Cataracts, hair loss, burnt skin, and sterility are also some of the possible effects of high-dose radiation exposure.
Health Effects of Low-Dose Ionizing Radiation
Low-dose radiation exposure can be of three types:
- Genetic: The effects become visible in the child of the exposed person. The impact can be from either or both the parents.
- In-Utero: The embryo or fetus in the womb suffers the consequences of the mother’s exposure to low-dose radiation.
This is different from the genetic effect on two counts. In-Utero impact happens only if the mother gets exposed. Also, the genetic effect is on a child conceived after the exposure.
- Somatic or Carcinogenic: The person exposed gets cancer.
The health effects of low-dose radiation are not always negative, though. A process medically known as the low-dose radiation hormesis of the immune system is a beneficial impact.
What Is Low-Dose Radiation Hormesis of the Immune System?
Ionizing radiation in doses marginally above the level of environmental radiation occurring naturally activates some beneficial repair mechanisms. That is known as radiation hormesis.
These repair mechanisms offset the harmful impact of the low-dose radiation exposure that triggers them. In addition, they help prevent other diseases that might occur from exposure to other risks.
The beneficial effects of radiation-hormesis include:
- Activating the immune system to recognize mutated cells vulnerable to neoplastic transformation.
- Stimulating the enzymatic DNA repair mechanism.
- Apoptosis activation to cleanse the damaged cells vulnerable to tumorigenesis.
- Enhancing the antioxidant responses.
Assessment of Risks from Environmental Radiation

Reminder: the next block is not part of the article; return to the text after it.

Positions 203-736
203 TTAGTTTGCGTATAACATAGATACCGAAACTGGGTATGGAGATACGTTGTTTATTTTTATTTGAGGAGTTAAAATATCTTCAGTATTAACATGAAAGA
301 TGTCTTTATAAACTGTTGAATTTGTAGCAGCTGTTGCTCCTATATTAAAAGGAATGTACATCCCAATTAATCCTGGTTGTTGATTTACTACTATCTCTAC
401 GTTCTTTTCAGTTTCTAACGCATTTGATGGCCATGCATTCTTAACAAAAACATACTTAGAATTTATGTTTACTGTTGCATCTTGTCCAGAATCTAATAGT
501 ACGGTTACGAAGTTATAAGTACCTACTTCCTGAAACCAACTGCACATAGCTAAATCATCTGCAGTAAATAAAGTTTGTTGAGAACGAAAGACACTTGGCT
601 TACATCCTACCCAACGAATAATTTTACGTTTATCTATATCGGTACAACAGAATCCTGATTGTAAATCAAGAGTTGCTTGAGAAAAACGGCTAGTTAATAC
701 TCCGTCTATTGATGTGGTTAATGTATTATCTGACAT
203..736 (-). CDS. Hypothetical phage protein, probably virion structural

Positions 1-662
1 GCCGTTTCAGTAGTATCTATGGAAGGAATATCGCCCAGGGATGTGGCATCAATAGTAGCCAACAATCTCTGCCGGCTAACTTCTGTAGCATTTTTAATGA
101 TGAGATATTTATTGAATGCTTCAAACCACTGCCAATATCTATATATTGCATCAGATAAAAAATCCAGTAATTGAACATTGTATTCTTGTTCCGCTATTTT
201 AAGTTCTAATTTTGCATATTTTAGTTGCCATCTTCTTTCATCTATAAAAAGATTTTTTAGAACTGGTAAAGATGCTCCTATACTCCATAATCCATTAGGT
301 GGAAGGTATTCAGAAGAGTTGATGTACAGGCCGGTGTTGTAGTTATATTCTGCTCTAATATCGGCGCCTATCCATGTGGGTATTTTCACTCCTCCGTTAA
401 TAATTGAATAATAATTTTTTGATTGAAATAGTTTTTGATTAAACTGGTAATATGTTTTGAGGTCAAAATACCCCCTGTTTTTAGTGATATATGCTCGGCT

Environmental radiation occurring naturally is the main source of long-term low-level radiation exposure for most people. Radon, a radioactive gas emanating from the ground, is the most important source of natural background radiation.
The level usually ranges from 1.5 to 3.5 millisieverts per year, but it may rise up to 50 millisieverts/year also.
Research has revealed that long-term exposure to low doses of radiation exposure can be damaging to DNA. However, the exact effects of exposure to environmental radiation are yet to be fully ascertained. Research for assessing the impact is ongoing.
Devices Typically Used For Radiation Dose Monitoring
To prevent undue exposure to the harmful effects of radiation exposure, radiation detection instruments get used on a regular basis. For measuring the cumulative external exposure to radiation, dosimeters get used routinely.
Radiation Emergency Medical Management (REMM), a unit of the U.S. Department of Health and Human Services, mentions 8 different categories of radiation dosimeters for monitoring radiation dose and exposure levels.
Typical instruments for monitoring radiation dose and exposure level are:
- Dose Rate Meters to monitor immediate exposure to external radiation
- Aerosol or gas contamination monitors to signal potential internal exposure in the case of a radioactive substance being present in the atmosphere
- Nuclear Rate Monitors to assess surface contamination
Radiation exposure is sometimes inevitable. Simple handheld radiation dosimeters are good for personal exposure monitoring. Especially for persons in professions that involve exposure risk.